|Tuesday, April 21, 2009|
I won’t complain about the rain. It takes a bit of imagination to farm without irrigation. The rain that’s coming down will soak deep into the ground, and the humus will save it for later to give to our ‘maters and ‘taters. The summer crops are willing and able to take advantage of a full water table.
That said, we are also grateful for a few dry days last week. By Thursday afternoon two fields were ready for rebreaking and I slowly ran the chisel plow and harrow through the ground. Earthworm dodged the steel, and quickly went back to work incorporating the compost I applied last week into the soil humus.
The crew was ready and chomping at the bit. By the time I made two furrows they were already dropping the seed potatoes. I asked everybody if they knew what a foot was, and almost got one in my rear. Although potatoes will grow 8 inches apart, or 16 inches apart, I like them one foot apart from each other. You only get one chance and it is amazing how many folks new to farming don’t know what 12 inches is.
One person drops and the next person steps on the potato piece, tucking it firmly in the furrow. And down the rows we goes. I head for field number two, and before I finish plowing and making the furrows, 350 pounds of Red Pontiaas are planted.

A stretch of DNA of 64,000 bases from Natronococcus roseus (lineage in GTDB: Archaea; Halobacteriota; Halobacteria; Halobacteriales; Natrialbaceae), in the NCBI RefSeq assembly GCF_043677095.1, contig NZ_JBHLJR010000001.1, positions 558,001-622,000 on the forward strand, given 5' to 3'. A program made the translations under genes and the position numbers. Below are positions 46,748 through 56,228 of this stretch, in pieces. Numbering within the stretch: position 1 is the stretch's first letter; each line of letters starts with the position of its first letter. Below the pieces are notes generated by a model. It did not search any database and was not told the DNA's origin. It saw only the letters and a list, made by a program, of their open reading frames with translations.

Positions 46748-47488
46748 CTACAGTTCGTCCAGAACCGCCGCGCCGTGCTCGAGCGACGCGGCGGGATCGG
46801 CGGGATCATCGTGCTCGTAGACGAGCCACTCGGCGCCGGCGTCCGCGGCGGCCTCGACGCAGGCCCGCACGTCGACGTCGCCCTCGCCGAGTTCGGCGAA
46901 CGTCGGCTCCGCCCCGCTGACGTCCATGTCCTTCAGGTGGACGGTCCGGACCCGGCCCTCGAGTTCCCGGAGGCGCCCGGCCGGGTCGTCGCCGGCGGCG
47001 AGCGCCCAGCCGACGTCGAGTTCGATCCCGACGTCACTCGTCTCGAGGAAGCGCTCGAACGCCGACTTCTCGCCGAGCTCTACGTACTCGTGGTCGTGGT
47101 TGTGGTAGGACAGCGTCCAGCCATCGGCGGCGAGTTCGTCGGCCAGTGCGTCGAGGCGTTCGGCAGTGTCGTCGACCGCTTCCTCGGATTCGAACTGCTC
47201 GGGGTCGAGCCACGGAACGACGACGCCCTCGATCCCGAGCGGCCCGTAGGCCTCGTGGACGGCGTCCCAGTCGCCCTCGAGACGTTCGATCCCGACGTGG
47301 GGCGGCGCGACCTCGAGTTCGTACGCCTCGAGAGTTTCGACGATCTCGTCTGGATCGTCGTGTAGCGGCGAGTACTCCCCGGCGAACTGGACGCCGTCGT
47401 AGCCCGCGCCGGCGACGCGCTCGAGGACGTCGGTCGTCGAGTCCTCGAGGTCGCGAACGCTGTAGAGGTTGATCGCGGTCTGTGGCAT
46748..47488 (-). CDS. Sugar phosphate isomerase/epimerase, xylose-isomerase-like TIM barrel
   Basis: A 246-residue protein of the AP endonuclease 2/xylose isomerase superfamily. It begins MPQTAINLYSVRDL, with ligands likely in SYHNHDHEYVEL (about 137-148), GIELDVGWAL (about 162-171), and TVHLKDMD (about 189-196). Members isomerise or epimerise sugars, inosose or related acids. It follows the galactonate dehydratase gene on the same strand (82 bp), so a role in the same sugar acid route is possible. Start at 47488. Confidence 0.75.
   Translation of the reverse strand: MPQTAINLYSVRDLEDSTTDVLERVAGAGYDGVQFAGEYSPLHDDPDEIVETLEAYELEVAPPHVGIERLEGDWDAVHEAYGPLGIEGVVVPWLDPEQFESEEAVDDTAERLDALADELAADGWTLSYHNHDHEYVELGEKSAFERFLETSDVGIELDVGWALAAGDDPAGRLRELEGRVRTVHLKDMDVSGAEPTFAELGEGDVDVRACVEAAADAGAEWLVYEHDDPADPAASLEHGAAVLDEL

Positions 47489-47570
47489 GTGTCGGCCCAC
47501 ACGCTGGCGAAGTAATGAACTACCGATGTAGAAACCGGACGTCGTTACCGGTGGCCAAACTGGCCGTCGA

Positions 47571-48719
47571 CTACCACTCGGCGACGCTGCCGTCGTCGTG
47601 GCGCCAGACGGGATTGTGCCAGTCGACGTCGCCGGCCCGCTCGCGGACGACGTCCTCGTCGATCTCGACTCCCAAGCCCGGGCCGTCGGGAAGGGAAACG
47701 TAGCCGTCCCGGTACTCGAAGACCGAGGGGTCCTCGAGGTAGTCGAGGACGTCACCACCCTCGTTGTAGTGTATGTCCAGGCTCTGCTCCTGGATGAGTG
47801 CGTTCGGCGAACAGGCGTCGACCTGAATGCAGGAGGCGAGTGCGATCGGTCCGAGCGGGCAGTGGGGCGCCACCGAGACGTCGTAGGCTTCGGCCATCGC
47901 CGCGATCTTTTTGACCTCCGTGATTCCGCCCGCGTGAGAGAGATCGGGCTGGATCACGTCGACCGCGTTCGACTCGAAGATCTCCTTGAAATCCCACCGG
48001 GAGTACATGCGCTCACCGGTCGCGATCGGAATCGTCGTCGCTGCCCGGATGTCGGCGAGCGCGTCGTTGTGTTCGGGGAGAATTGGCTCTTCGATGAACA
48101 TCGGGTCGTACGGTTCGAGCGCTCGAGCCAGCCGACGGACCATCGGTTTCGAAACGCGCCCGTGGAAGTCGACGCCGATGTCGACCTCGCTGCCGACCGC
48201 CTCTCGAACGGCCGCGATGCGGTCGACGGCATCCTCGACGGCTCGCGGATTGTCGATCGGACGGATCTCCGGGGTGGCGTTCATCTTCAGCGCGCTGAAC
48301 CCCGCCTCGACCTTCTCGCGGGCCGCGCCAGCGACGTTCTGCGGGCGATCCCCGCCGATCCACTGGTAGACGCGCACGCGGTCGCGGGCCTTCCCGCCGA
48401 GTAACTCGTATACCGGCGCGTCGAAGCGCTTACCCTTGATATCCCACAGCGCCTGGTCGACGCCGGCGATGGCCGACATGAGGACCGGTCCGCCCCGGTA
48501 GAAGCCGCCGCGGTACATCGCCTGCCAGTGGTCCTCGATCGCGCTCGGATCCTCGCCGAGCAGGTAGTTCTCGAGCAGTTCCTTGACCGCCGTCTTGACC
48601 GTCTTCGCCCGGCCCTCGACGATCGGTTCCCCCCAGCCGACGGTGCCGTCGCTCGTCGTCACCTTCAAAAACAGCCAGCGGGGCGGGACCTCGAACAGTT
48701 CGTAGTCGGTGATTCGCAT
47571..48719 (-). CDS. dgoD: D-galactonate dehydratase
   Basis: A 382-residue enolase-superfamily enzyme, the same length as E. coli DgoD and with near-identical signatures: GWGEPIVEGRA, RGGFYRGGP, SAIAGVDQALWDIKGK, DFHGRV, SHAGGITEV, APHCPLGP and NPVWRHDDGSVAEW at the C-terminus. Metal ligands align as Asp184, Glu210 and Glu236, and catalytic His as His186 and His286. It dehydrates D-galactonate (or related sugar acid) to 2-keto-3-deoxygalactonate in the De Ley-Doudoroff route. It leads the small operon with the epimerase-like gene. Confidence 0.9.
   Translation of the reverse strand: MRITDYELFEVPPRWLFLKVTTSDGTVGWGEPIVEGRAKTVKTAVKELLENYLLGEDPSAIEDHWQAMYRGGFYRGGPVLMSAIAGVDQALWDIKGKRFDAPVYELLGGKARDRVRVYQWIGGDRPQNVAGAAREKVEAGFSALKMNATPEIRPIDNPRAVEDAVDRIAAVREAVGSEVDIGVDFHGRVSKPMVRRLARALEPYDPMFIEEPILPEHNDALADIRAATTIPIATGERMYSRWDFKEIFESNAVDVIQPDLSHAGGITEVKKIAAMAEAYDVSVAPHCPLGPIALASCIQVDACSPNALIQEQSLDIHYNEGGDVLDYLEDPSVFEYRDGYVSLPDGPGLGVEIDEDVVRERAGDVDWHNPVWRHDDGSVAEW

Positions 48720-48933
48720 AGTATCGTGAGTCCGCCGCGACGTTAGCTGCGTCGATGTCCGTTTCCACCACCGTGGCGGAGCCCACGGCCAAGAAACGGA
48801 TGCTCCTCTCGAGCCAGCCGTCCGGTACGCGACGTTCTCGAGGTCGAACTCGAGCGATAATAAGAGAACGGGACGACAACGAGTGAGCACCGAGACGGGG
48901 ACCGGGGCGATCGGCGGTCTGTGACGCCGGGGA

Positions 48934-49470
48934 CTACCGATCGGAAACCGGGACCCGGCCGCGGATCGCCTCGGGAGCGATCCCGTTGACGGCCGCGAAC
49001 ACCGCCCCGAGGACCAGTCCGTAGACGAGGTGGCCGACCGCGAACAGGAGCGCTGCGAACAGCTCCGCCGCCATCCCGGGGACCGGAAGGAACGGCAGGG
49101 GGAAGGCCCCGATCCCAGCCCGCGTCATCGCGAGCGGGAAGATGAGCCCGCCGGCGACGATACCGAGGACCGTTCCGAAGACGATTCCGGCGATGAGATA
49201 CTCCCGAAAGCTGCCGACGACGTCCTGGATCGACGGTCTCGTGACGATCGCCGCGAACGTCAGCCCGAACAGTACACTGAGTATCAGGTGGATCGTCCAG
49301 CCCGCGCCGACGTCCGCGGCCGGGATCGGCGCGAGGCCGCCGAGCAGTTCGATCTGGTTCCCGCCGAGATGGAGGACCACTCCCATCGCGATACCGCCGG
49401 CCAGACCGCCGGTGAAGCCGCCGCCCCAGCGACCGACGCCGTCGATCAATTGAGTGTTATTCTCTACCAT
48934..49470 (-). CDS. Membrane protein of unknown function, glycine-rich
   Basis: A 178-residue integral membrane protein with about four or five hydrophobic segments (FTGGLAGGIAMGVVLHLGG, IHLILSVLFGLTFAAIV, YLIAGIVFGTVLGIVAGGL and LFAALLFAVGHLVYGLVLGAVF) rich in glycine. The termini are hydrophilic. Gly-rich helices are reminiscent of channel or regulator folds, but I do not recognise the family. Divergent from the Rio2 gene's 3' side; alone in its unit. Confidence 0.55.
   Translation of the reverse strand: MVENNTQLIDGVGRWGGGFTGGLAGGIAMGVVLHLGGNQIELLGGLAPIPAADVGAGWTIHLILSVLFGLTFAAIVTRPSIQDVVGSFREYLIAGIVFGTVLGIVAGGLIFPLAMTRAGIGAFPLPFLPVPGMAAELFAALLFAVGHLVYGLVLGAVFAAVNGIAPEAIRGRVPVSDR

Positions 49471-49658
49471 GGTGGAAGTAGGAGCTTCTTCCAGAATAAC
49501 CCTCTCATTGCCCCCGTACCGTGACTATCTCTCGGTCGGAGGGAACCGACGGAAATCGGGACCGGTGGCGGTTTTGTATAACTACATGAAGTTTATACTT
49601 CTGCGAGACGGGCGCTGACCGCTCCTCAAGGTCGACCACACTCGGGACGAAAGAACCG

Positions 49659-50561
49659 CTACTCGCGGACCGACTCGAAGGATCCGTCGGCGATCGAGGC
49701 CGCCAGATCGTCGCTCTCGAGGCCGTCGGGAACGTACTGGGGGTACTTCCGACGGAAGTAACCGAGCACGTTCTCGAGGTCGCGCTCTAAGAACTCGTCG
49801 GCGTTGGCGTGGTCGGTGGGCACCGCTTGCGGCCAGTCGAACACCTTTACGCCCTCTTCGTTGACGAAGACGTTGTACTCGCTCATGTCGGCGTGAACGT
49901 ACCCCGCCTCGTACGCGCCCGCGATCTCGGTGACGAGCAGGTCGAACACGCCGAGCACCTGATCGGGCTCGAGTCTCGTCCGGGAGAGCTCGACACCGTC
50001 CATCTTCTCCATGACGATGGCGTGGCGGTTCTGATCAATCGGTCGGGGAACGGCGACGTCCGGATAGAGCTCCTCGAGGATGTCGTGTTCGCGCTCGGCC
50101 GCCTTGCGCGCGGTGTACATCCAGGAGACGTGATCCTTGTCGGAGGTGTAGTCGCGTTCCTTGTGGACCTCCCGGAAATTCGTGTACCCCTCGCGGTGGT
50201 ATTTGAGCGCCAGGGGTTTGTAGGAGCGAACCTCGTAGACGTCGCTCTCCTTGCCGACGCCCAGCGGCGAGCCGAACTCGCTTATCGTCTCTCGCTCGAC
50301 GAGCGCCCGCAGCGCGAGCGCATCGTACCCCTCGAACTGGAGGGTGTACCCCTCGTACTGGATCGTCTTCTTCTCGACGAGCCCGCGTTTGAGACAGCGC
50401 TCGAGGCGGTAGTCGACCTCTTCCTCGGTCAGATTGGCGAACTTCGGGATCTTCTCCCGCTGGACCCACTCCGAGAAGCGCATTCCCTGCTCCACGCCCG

It’s a beautiful sight to see six friends marching up and down the field as I ride the farmall tractor. They were getting them in as fast as I could get the ground ready and get what they’d already planted covered up. By six thirty 900 pounds of Kennebecs were safely tucked in.
One more field to go. But one pass through it brought disappointment. It was still too wet. When soil is worked when wet, clods and crusts form that give trouble later on. We decided we’d best wait to plant the last few hundred pounds.
It poured that night and we are still waiting. So it’s back to a fencing job. Laying a slate rock patio, and other non-garden projects. Yes, I’m anxious to plow and plant, but let it rain. It’s great to see the creeks full, spring sprouting, trees blooming and feel the farm full of water again.
Drylandfish have been plentiful this wet spring. I find most of mine on the kitchen table, as Mark really has the eye for them, and the woodland enthusiasm it takes to find them; A wet spring has good points, like teaching me patience. Dry weather will be here soon, then we really won’t complain about the rain.
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